Operation Party Patrol, the Missoula Police Department’s six-week blitz on underage drinking, targets everything from loud house parties to fake IDs.
“Nine! Ten! Eleven! Twelve!”
The countdown comes from a yard full of rowdy partygoers surrounding a keg on the 400 block of Hartman Street Friday evening. Despite scores of bicycles parked along the curb and a series of keg-stands—hence the countdown—this isn’t the party Missoula Police Lt. Shawn Paul is looking for.
“It’s probably not an underage party,” says Paul as he approaches the house on foot. “When it’s an underage party everybody scatters. They’ll go out the back door or through the sides.”
Paul is the supervising officer this evening of Operation Party Patrol, the Missoula Police Department’s ongoing six-week blitz on underage drinking. Since tonight marks the height of the University of Montana’s Home-coming weekend, Paul is directing two overlapping shifts and a total of 17 officers. Some will walk the bars in teams, others will ride motorcycles looking for DUI’s, and still others will patrol neighborhoods waiting to respond to loud parties.
“But it’s not just about crashing parties,” says Paul, who let the Indy ride shotgun for the evening. “It’s about addressing the five elements we’re targeting: DUI’s, the over-serving at bars, fake ID’s, open containers and loud house parties with underage drinkers.”
In the first weekend of the department’s “Comprehensive” Strategic Response Plan,” officers issued 54 citations to minors in possession at one party, more than 50 citations for open containers and made three DUI arrests. Over Homecoming weekend, another 50-plus citations were handed out for underage drinking between 5 p.m. Friday and 7 a.m. Saturday.
“This is also about changing the culture and environment of downtown drinking,” says Paul.
The effort includes more than just law enforcement. In 2006, the Missoula Police Department won a national award for reducing underage drinking by involving community partners, and secured more than $80,000 in federal grant funding to expand preventative measures. The project now brings partners like the University of Montana, Missoula County Public Schools, the Missoula Forum for Children and Youth and the Missoula County DUI Task Force together as part of the Missoula Underage Substance Abuse Prevention Team, or MUSAP. The group combines enforcement measures with local education and media outreach.
“No one’s doing this alone,” says Layci Nelson, coordinator for the Missoula Forum for Children and Youth. “True quality and effective prevention work depends on a multi-piece strategy.”
To illustrate the problem, Nelson points to a 2006 Montana Prevention Needs Assessment study (MPNA) that found 43 percent of Missoula County 12th graders—15 percent more than the national average—reported past binge drinking, or consuming more than five drinks in a sitting. While those numbers mark an improvement in the state from a similar 2004 study, Nelson says the numbers are still alarming.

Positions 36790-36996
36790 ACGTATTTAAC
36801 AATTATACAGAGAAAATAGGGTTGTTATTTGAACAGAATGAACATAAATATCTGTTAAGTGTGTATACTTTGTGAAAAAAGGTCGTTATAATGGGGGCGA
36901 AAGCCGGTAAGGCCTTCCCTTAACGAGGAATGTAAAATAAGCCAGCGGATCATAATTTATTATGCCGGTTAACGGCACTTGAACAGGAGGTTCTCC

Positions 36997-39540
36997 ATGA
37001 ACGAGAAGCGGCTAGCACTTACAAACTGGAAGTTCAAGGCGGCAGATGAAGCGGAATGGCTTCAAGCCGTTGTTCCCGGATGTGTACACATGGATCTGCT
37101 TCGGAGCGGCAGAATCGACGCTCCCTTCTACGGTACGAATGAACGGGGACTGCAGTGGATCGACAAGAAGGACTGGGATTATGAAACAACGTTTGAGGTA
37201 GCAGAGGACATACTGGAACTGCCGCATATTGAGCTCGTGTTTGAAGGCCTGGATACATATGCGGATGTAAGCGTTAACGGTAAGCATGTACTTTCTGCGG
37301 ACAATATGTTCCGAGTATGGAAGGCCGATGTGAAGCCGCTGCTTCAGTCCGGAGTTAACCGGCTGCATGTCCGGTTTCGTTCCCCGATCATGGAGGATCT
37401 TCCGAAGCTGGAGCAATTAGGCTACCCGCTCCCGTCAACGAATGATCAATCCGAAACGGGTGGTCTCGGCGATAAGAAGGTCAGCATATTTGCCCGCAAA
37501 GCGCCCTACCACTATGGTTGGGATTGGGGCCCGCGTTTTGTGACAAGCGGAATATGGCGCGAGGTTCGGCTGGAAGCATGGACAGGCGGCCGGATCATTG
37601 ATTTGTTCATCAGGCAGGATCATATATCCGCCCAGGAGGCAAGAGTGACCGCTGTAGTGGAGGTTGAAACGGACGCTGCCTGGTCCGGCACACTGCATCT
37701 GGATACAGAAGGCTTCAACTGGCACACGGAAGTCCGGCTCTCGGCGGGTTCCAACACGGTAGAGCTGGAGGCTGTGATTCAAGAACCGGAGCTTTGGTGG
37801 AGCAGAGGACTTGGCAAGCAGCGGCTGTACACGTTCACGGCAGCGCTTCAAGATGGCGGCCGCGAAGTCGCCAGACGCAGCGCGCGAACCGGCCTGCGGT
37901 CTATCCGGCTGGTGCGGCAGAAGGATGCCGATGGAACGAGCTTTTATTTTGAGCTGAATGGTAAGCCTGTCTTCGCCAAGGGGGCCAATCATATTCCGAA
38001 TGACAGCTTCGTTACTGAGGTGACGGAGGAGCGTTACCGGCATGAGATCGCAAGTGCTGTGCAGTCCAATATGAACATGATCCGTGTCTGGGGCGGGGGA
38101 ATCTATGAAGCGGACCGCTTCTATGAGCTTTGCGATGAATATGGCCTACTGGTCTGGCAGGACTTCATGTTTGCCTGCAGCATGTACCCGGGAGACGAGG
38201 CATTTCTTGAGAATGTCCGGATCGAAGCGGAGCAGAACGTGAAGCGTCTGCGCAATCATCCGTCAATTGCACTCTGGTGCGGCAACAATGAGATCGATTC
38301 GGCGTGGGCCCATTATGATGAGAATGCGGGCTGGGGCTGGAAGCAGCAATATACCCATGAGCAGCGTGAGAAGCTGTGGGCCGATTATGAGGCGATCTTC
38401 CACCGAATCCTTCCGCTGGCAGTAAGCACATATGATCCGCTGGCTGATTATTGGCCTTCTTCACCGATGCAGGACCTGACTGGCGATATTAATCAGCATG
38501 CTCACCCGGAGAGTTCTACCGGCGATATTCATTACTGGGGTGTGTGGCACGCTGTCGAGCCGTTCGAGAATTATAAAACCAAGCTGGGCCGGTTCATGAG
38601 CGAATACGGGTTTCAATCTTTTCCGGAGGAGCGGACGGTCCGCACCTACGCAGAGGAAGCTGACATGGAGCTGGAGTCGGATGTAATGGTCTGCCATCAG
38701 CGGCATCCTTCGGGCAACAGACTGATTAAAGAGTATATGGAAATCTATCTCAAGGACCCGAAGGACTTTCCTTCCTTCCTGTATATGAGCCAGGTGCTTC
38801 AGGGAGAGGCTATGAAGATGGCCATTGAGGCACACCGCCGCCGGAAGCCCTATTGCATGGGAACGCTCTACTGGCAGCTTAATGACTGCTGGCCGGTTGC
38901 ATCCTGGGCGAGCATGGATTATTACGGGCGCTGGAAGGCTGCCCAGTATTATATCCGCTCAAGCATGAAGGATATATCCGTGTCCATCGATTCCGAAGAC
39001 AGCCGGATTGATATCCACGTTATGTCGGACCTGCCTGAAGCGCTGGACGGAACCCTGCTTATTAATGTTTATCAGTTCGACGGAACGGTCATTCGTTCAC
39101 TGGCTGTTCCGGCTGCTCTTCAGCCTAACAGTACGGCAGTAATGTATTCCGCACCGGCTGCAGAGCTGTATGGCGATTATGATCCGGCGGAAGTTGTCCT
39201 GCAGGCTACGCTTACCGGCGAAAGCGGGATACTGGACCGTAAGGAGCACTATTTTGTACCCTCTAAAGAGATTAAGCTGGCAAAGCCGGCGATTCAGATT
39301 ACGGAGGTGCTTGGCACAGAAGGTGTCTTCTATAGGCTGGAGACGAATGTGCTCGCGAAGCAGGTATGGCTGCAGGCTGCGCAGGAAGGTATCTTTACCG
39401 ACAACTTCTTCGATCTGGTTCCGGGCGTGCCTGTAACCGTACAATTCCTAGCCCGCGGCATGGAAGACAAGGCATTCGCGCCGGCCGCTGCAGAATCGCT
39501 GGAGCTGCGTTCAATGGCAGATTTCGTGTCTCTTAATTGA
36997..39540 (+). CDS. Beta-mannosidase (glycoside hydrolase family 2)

“Significantly more of our youth have attitudes about drinking that are unhealthy,” she says.
Paul witnesses the problem firsthand with another stop just after 12:30 a.m. Saturday morning at a house across from Hellgate High School. As he exits his car, revelers burst out from behind nearby shrubs and trees, fleeing the unfenced yard as officers scramble to nab them.
Moments later, a sobbing young woman appears from the shadows of the yard with her hands held behind her back by an officer. Paul then emerges with an underage male in handcuffs. While four cops secure the front porch and begin checking IDs, additional officers arrive and fan out around the house to catch any other would-be deserters. Sure enough, a young man in a green shirt and khaki shorts darts through the front door of the house, cuts between two partiers and an officer, leaps off the porch and sails over a handrail. Despite landing in a shrub, he continues sprinting down Gerald Avenue and is long gone. Seconds later, another runner isn’t so lucky. An officer tackles the young man while another pins him by the shoulders.
“If you run, you’re going to jail—just to make clear!” an officer announces.
While the exercise may come across as extreme babysitting, Paul says the department’s strategy is slowly starting to have an impact on alcohol abuse. The same 2006 MPNA study that showed Montana above national averages with underage binge drinking, also said 28 percent of Missoula 8th graders feared getting caught by police if they drank in their own neighborhood—a 4 percent rise since 2004. In addition, it noted a 7 percent decline since 2004 in the number of Missoula high school seniors who reported using alcohol in the past month.
Paul says those trends are a result of more than just this weekend’s patrols. Beyond Operation Party Patrol, he says officers will place more attention on curbing alcohol sales to minors in coming months through server and bartender trainings. It’s part of the department’s effort to cut off minors before they reach a house party.
“It’s that first contact where youth get alcohol,” says Sgt. Casey Richardson, who handles the compliance check program. This weekend, he says, 27 alcohol retailers were tested by underage buyers and only one, a new retailer on N. Reserve Street, failed. With fines of $500 to $1,500 facing business owners, he says, “It’s a huge opportunity to educate our providers.”
It’s this multi-faceted approach that both police and local experts say works best. Nelson cautions the key now is, “not letting [the current awareness] fade, and continuing the conversation and coordinated efforts to increase protective factors for young people—from reducing drop-out rates to addressing needs of young parents. It really all is connected.”